Finance Bill

[back to previous text]

Mr. Flight: Without repeating my arguments, there is an important point of principle that it is perfectly correct and proper to take anti-avoidance measures. Equally, it is quite unreasonable of any Government or the Revenue knowingly to damage business interests where there is no avoidance. Therefore, although I congratulate the Minister on her robust defence, it strikes me that it is not entirely reasonable to have complete disregard for bona fide commercial situations that are unfairly treated as a result of robust anti-avoidance measures.

Amendment No. 38 is most important because the heart of it is that it is unfair for businesses to have to pay double taxation. If there is justification for particularly robust measures that may damage the innocent in order to stop the naughty, at least there should be a mechanism that prevents the innocent from being double-taxed.

The point lying behind the other two amendments is that, as I understand, one or two major groups are locked into minority shareholdings of between 10 and 20 per cent., where another party controls 60 per cent. Their ability to withdraw the money to pay the capital gains tax on which they are assessed is not at all self-evident or automatic. In order to be amicable, I ask the Paymaster General to consider again the three-year rule. I have consulted tax councils and do not believe that changing it would undermine the anti-avoidance measure. That is one area in which the inequity of unintentional double taxation could be prevented.

Dawn Primarolo: Although the clause substantially extends the current period, it remains necessary to retain a reasonable time limit to ensure that relief is not given in cases in which distribution is unrelated to the gain. However, as always, we will continue to examine the issues. We need to know about the specific cases mentioned by the hon. Gentleman, in which people perceive that the rules affect them harshly. I do not expect him to tell us today, but I am sure that he would accept that it is impossible for us to be mind readers, as talented as the Government may be—if I could just get that in.

There may be cases in which representations are not being made and problems have not been identified. People may not like the fact that we have taken steps to close off the avoidance—some do not—but that is not an argument in favour of amendments to undermine the steps that we have taken. If there is no legitimate reason, we will move on and if there is, we should hear about it. We said that we would look at problems, we have contacted and consulted everyone, published the clauses and allowed for companies to comment and we do not have the responses, so I do not see what the hon. Gentleman expects of us. He may say that he expects the Government to take him at his word. As gracious as he is in Committee, I am afraid that that is not enough in this case. Serious amounts of money are at stake with regard to the anti-avoidance provision. I hope that, on reflection, he will feel that he has had an extremely wide-ranging and detailed debate this morning, and that he will not be inclined to press his amendment.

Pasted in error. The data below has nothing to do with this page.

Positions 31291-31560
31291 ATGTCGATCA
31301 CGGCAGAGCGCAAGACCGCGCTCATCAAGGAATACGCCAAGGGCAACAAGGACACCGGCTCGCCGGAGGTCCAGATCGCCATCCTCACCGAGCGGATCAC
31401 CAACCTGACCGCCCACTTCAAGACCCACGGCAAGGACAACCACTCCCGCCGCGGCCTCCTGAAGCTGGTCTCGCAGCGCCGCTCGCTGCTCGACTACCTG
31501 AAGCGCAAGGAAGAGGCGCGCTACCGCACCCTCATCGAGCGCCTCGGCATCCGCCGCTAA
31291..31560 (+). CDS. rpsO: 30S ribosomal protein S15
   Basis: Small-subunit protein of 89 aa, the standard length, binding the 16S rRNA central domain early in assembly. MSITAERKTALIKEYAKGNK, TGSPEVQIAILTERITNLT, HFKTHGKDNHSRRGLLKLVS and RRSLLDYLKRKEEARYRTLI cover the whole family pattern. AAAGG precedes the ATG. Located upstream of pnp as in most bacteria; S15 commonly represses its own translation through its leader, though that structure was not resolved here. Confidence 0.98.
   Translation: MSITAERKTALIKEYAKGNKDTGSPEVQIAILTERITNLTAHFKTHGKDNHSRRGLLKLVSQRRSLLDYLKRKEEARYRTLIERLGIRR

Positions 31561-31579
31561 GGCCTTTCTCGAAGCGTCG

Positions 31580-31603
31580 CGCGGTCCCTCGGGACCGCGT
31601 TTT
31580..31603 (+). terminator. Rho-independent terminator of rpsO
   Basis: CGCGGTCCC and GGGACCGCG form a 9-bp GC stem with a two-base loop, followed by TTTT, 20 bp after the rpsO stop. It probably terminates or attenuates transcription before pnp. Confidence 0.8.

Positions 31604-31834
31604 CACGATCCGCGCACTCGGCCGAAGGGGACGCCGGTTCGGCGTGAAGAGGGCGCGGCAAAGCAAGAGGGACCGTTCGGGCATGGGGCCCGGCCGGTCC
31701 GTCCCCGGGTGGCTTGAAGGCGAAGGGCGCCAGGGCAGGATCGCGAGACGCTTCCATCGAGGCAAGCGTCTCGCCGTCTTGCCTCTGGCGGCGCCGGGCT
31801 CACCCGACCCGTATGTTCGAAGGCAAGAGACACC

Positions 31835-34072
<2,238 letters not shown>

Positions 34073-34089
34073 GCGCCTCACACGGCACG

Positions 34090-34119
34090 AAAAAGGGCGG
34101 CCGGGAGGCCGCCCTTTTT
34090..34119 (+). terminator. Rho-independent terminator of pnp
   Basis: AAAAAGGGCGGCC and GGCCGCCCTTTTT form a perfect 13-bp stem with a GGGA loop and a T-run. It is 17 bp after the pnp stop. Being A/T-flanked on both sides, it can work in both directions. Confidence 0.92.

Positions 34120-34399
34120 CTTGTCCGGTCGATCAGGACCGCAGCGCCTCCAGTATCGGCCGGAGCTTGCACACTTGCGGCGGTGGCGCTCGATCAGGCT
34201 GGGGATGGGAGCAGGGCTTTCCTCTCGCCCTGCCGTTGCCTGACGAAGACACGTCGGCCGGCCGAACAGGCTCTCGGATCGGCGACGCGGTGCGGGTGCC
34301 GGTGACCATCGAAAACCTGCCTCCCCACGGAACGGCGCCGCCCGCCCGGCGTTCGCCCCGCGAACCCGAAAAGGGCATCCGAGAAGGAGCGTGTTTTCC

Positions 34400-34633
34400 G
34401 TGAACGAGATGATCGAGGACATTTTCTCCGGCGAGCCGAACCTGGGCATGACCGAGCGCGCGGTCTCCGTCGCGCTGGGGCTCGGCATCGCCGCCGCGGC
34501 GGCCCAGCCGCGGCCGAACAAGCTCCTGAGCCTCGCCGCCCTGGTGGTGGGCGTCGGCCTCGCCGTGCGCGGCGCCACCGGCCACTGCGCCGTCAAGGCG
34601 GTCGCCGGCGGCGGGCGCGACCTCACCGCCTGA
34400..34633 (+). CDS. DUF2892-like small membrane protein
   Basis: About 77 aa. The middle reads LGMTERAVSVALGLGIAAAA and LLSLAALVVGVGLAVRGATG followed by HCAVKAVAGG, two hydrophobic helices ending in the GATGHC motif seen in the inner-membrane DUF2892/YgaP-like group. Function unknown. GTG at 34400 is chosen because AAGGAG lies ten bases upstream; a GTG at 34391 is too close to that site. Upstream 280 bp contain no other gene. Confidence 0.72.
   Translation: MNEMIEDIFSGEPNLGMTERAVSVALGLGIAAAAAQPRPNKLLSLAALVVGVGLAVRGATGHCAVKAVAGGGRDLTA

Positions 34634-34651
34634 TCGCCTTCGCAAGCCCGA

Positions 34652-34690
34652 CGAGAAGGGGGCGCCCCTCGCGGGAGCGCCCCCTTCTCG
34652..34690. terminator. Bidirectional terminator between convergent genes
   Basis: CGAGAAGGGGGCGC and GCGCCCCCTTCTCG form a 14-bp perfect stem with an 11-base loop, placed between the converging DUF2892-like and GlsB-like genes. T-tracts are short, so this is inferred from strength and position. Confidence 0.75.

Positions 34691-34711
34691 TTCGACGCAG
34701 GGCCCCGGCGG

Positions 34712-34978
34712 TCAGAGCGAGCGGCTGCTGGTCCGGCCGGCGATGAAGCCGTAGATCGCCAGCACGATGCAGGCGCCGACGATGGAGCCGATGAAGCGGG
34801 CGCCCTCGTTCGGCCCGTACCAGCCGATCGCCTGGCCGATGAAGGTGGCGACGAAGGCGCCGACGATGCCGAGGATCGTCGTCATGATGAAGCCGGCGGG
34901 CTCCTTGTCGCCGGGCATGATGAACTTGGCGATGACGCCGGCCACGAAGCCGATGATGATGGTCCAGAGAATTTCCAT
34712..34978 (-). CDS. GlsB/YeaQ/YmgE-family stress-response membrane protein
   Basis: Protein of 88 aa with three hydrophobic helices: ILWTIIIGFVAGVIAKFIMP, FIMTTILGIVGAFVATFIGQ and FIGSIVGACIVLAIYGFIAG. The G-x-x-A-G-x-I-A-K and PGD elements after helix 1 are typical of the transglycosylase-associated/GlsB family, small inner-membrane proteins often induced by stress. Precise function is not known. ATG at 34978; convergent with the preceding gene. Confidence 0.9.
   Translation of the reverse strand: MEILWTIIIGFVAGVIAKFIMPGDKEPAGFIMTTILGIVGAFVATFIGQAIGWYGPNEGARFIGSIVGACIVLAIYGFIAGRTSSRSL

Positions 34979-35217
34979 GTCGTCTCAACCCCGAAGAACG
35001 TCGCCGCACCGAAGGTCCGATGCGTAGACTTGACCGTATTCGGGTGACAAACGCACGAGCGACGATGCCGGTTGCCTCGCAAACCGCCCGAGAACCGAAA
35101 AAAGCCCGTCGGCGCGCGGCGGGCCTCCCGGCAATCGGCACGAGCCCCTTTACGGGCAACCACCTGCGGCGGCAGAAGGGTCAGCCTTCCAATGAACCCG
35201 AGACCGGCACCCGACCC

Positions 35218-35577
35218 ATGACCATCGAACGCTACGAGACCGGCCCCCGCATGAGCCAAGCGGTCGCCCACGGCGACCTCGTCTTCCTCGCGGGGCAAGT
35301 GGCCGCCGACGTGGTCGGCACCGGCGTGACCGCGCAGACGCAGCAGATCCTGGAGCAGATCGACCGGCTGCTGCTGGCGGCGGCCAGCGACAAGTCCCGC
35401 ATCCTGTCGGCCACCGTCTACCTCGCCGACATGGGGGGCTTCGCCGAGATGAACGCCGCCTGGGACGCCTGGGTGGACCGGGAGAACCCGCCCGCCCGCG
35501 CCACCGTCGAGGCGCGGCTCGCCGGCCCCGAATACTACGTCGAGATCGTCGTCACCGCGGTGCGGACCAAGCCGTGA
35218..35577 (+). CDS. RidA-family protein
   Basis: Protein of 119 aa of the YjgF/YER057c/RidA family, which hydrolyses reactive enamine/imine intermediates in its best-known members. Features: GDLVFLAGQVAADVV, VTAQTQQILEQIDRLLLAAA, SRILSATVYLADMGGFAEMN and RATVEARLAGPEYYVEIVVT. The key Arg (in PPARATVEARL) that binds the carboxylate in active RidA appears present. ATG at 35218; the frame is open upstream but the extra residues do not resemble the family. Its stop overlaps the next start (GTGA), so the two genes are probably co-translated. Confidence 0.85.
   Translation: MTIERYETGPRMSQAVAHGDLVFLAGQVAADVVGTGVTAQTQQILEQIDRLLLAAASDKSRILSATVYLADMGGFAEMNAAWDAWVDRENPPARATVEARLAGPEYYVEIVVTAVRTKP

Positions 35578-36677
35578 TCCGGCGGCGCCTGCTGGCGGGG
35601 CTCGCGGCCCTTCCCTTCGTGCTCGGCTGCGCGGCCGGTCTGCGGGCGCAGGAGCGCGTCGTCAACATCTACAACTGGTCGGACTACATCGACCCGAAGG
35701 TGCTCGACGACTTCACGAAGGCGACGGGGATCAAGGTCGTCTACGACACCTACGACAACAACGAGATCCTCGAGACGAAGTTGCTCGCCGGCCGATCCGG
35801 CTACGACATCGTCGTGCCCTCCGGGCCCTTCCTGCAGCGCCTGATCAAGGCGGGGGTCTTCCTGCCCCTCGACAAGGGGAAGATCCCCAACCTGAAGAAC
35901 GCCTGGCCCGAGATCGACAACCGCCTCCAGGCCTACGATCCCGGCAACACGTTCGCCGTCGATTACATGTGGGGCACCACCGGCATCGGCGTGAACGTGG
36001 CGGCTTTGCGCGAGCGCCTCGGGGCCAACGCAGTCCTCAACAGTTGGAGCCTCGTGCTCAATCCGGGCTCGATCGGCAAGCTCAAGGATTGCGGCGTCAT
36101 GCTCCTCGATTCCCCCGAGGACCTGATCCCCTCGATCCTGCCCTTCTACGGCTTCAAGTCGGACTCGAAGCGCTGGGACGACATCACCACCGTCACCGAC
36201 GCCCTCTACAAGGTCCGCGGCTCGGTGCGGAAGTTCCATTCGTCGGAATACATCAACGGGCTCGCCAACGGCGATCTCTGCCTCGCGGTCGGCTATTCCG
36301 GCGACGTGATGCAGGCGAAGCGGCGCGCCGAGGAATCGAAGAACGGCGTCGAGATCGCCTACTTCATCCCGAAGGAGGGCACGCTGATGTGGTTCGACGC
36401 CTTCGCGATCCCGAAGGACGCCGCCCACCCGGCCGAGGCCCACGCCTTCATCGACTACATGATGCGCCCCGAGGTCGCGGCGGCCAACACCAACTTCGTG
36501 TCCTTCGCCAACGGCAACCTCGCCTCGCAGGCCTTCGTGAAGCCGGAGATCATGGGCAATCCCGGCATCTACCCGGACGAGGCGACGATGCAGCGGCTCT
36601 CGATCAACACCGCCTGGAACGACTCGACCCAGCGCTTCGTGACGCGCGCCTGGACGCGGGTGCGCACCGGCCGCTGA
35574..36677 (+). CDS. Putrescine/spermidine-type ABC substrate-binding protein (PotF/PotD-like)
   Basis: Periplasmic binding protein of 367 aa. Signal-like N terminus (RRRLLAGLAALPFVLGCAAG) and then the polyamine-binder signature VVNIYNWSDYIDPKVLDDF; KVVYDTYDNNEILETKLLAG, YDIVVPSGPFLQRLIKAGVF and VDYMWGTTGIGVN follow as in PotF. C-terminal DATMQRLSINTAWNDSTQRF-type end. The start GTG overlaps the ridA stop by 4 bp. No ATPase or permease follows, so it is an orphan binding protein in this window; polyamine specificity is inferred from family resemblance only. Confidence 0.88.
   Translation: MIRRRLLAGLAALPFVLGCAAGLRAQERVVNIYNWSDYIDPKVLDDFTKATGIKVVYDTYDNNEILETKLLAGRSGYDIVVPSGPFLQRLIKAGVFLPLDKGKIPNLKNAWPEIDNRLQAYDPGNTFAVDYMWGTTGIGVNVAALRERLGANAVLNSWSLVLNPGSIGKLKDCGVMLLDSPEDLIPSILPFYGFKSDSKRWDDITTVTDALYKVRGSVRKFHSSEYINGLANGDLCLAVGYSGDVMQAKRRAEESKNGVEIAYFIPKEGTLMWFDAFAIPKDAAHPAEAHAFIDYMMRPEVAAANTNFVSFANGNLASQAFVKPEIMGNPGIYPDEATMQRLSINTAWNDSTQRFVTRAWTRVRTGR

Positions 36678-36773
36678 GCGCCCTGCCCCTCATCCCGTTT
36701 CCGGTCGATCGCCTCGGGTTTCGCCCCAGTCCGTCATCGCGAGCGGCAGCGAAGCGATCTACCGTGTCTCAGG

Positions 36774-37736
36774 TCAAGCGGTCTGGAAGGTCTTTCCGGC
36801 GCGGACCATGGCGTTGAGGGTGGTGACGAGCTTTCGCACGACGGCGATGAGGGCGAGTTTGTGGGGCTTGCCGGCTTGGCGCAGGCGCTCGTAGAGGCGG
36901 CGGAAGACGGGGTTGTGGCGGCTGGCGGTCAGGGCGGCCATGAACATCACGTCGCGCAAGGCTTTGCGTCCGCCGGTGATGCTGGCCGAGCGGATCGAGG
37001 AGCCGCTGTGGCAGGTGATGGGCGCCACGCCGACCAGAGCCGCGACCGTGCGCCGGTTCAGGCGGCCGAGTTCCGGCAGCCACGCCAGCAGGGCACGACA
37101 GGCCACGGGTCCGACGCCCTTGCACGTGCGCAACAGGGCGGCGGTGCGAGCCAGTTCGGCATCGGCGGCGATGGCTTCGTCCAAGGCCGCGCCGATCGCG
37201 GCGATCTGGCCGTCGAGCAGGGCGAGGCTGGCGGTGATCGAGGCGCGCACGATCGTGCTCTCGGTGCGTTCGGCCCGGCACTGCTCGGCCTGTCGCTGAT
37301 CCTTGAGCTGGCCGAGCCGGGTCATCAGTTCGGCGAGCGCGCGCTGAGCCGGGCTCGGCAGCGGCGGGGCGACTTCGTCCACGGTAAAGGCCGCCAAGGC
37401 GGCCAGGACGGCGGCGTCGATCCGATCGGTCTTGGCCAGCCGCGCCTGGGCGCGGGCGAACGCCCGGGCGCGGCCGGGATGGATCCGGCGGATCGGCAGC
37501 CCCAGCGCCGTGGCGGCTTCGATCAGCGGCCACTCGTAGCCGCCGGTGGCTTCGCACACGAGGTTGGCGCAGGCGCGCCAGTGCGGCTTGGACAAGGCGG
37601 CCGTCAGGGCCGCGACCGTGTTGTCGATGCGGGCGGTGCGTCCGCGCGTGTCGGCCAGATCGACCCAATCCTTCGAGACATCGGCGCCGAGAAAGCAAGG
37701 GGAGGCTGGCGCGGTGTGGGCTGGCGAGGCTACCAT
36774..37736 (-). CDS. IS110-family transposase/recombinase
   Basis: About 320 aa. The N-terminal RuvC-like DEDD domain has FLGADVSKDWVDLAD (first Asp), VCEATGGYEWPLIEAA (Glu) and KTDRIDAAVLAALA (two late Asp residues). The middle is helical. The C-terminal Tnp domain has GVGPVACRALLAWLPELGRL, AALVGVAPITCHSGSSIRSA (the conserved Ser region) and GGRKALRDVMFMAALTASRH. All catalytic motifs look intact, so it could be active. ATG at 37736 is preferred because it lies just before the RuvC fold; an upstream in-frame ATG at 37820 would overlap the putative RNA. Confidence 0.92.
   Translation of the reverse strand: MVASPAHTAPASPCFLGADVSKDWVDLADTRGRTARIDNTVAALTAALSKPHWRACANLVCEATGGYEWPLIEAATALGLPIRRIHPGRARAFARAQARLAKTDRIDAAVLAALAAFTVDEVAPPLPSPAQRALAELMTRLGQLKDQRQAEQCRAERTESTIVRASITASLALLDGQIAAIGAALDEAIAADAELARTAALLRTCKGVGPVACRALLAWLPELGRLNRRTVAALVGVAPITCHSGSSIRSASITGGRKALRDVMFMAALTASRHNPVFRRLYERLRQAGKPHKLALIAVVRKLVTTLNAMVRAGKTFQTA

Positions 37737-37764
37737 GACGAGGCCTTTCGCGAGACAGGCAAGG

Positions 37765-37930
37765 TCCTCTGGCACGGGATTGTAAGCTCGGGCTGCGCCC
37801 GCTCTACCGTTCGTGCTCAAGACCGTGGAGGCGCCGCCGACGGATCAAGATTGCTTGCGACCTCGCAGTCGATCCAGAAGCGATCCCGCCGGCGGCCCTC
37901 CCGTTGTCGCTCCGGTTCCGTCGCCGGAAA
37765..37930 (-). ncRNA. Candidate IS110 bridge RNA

Mr. Jack: I thank the Paymaster General for the way in which she dealt with the debate, which has been helpful in giving us further insight into the risks that the Government see in the context of the anti-avoidance legislation. I am also grateful for her kind words about my efforts—in fairness supported by the then Opposition—to deal with serious tax avoidance.

However, for the record, I should say that it is not the Opposition's motive to undermine legitimate and proper efforts to safeguard the revenue. There are innovative, clever but sometimes misguided people out there who will try to drive a coach and horses through any chink in the tax legislation, and, ultimately, the honest taxpayers will have to pay the difference if substantial revenue disappears. The point that my hon. Friend the Member for Arundel and South Downs and I seek to tease out is that one is looking at where the shoe might pinch a little more tightly. Legitimate companies are clearly being caught by the legislation. I understand why the Paymaster General is unwilling or unhappy to go further, but if I take the tenor of her remarks correctly, perhaps the door is not completely closed on representations. If there is an opportunity to deal with the genuine concerns of those who have not so far benefited from my hon. Friend's amendments, they may have a hearing in the future.

Mr. Flight: I too thank the Paymaster General for her comments. This is not the forum for exploring who is right and who is wrong in terms of adequate consultation. I will ensure that the practical case issues are brought to the attention of the Inland Revenue, especially in relation to amendment No. 38. It may well be the omission of certain parties not to have done so. On the understanding of intelligent perusal of the evidence provided, I beg to ask leave to withdraw the amendment.

Amendment, by leave, withdrawn.

Mr. Flight: I beg to move amendment No. 39, in page 52, line 3, after `if', insert

    `they are a trustee of a settlement for the benefit of persons named in paragraphs (a) and (b) of section 86 of the Inheritance Tax Act 1984, or'.

The Chairman: With this it will be convenient to take amendment No. 40, in page 52, line 3, after `if', insert

    `they are a trustee of a settlement established for charitable purposes only, or'.